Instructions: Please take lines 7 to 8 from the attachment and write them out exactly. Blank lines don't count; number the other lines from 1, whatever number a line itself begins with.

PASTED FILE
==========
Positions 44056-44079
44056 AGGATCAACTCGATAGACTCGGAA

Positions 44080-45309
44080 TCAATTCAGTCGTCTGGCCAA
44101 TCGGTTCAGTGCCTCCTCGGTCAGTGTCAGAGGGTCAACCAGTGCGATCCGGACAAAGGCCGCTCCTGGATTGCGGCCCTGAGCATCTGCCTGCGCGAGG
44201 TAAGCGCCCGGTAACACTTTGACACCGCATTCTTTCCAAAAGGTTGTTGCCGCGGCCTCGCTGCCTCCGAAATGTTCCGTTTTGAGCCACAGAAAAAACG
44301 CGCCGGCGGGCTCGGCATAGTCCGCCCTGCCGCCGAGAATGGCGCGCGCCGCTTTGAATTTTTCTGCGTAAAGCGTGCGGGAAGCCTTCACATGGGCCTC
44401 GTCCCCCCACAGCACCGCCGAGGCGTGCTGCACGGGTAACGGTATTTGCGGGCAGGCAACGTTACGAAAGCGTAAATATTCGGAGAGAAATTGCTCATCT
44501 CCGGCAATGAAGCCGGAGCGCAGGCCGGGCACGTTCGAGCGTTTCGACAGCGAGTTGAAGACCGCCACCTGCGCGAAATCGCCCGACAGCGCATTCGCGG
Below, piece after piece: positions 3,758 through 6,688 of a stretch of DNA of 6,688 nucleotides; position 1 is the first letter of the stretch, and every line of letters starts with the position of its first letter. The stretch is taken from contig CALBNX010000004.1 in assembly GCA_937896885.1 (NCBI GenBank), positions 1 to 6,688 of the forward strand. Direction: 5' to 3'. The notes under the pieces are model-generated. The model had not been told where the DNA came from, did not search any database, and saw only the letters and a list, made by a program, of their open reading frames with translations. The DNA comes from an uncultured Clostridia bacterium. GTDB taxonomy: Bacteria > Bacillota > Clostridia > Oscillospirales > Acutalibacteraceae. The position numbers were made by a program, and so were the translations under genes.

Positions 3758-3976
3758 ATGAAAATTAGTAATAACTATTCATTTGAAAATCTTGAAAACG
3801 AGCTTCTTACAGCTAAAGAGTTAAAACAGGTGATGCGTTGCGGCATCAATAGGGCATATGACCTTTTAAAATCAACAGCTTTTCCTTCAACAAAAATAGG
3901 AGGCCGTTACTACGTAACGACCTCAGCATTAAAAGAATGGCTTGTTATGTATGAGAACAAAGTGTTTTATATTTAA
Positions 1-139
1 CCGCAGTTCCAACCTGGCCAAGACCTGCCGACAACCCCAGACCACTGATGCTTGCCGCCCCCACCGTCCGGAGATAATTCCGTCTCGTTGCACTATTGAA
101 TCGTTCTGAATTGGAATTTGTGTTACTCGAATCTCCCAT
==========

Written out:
44301 CGCCGGCGGGCTCGGCATAGTCCGCCCTGCCGCCGAGAATGGCGCGCGCCGCTTTGAATTTTTCTGCGTAAAGCGTGCGGGAAGCCTTCACATGGGCCTC
44401 GTCCCCCCACAGCACCGCCGAGGCGTGCTGCACGGGTAACGGTATTTGCGGGCAGGCAACGTTACGAAAGCGTAAATATTCGGAGAGAAATTGCTCATCT